LOFTY AMBITIONS: Nathan May, 15, Merrick Small, 17 and Benicio Hortle, 17, will be integral to the St Edmund’s College 1st V’s dual-title aspirations this abbreviated AIC Basketball season.

Picture: Cordell Richardson
LOFTY AMBITIONS: Nathan May, 15, Merrick Small, 17 and Benicio Hortle, 17, will be integral to the St Edmund’s College 1st V’s dual-title aspirations this abbreviated AIC Basketball season. Picture: Cordell Richardson

Wolf pack hunts rare double crown

AN air of expectation surrounds the St Edmund's College 1st V as players set their sights on an elusive championship double this coronavirus-affected season.

The Wolf Pack excelled last year, finishing second in AIC and fourth at the state's premier youth tournament Molten Champion Basketball Schools Queensland.

Having retained vital experience in the 15-strong squad, including towering 6 foot 10 Queensland Schoolboys representative Merrick Small, hopes for what the latest batch can achieve are palpable.

"We're looking to not only win AIC but also to go on and win the Molten CBSQ tournament," Small said.

"Hopefully, we can reach that number one and go to nationals.

"We'll be training as hard as we possibly can."

With the outstanding performances of the Logan Atkins-led 2019 edition firmly etched into their minds, this group exudes a confidence and an unspoken resolve.

That belief owes largely to the imposing presence and sublime skills of ironically named big man Small but he is not the only team member with maroon aspirations.

Small forward Nathan May and electric guard Benicio Hortle are two more fine young Eddies men tipped to have what it takes to reach such heights should results fall their way.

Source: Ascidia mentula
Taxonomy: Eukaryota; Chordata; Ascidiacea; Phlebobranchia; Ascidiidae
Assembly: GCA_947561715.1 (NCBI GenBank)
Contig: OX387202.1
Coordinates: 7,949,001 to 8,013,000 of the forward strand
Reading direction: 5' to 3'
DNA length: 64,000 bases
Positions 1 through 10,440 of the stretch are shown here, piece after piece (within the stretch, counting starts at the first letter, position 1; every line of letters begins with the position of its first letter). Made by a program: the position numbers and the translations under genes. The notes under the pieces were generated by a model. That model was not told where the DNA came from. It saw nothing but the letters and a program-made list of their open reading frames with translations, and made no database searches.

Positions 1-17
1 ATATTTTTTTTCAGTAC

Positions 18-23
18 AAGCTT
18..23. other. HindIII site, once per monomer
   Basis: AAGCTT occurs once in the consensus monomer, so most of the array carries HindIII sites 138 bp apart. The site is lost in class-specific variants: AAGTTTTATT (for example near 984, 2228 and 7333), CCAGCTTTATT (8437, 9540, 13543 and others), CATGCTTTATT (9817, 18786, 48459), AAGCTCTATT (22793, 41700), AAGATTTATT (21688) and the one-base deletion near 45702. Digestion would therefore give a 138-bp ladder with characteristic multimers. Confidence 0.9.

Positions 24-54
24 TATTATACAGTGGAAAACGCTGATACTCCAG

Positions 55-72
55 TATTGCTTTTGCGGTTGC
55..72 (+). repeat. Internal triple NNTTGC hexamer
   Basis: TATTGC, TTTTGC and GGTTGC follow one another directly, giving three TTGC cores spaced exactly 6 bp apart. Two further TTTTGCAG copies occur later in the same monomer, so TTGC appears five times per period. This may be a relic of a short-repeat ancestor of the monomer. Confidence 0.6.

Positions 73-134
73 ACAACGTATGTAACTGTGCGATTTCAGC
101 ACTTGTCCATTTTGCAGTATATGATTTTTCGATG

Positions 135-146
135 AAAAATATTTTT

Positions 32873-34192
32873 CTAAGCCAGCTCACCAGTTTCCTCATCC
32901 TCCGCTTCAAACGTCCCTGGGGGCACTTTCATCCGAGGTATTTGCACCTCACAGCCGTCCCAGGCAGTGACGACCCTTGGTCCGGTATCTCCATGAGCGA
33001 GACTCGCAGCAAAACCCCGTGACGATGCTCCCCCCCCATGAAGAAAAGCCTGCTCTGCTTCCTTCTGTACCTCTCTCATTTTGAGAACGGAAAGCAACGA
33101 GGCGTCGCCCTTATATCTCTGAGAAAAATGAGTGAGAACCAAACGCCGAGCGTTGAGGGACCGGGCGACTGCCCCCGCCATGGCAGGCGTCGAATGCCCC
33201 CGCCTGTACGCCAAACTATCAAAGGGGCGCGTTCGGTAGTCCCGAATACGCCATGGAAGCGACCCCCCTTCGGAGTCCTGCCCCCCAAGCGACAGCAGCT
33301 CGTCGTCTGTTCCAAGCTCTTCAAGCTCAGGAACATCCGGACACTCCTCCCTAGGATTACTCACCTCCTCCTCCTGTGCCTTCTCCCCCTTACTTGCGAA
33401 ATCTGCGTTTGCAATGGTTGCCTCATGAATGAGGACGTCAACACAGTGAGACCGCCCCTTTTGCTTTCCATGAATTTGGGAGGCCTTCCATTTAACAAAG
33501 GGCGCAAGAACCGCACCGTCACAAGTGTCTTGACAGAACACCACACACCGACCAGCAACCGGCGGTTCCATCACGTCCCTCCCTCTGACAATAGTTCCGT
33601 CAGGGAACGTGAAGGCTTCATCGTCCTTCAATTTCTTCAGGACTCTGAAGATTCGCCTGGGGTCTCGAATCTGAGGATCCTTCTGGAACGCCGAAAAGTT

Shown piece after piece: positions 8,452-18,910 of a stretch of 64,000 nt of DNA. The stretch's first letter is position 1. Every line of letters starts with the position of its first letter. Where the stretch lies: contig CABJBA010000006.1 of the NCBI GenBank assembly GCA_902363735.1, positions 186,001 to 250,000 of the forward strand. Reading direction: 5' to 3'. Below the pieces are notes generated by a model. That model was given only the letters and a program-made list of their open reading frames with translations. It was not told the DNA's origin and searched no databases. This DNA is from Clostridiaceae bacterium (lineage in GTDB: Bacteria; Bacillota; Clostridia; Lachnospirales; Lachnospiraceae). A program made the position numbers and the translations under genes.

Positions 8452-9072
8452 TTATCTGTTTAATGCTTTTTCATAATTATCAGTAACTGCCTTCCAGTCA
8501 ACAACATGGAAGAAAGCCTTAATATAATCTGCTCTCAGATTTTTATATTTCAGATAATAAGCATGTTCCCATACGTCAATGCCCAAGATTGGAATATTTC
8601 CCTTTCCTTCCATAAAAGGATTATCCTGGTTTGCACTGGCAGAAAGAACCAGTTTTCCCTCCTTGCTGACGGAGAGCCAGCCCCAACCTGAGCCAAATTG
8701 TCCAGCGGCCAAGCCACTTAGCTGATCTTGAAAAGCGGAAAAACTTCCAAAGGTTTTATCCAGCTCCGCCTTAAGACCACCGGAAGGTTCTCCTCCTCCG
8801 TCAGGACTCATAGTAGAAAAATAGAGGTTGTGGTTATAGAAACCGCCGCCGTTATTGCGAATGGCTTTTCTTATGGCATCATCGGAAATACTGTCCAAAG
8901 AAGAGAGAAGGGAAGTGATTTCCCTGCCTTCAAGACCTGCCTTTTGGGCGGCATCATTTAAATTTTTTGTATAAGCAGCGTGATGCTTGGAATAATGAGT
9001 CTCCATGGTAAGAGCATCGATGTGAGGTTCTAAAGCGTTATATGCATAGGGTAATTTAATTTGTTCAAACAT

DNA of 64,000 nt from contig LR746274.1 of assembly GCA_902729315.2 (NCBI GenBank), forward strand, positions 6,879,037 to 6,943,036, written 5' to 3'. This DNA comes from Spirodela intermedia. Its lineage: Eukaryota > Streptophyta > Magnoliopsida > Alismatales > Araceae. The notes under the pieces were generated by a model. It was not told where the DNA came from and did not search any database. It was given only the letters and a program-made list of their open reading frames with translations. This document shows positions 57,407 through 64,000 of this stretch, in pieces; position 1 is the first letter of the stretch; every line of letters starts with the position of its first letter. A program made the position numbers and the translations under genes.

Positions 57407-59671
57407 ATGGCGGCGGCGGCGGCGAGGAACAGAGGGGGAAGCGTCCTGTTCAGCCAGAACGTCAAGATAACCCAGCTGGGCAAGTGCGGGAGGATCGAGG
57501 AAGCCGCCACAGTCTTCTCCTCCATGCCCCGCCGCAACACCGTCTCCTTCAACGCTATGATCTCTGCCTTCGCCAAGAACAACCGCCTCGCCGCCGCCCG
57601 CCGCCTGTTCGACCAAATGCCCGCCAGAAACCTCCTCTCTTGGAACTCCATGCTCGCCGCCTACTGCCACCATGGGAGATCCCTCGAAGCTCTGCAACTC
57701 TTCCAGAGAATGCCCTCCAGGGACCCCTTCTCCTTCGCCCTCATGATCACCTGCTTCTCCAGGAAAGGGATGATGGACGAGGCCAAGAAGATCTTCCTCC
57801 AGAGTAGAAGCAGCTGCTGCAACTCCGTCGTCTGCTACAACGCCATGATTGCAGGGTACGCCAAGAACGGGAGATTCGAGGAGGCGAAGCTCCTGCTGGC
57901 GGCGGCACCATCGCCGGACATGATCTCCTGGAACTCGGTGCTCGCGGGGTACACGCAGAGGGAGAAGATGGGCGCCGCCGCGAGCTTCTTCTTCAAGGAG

"These two definitely have the talent (to represent Queensland)," Small said.

"It's just a matter of whether they are going to trial or not but they both have a chance"

Typically played as a round robin, the AIC Basketball competition will instead feature two pools of four when it gets underway next term, with sides to contest crossover finals according to ranking.

While COVID-19 has hampered preparations, the firsts were able to begin training outdoors two weeks ago with limited numbers.

With the situation the same for every line-up, there is no thought of excuses and the blue and white are backing their ability.

"It's a little step back but I feel like we can still come through train hard and bounce back and go on and win the championship," he said.

Confined to their homes during the pandemic shutdown, the boys have dearly missed sport and are bursting at the seams to get back out on court.

Small said sport was not only an indispensable part of the college co-curricular program and his school life, but had also helped shape his character and values.

"I feel that without sport I wouldn't be who I am today because sport has obviously helped me make a lot of friends and helped me just to develop as a person," he said.

"I'm very keen to get back out there."

The Molten CBSQ tournament is currently scheduled for September 17 at Logan in South Brisbane.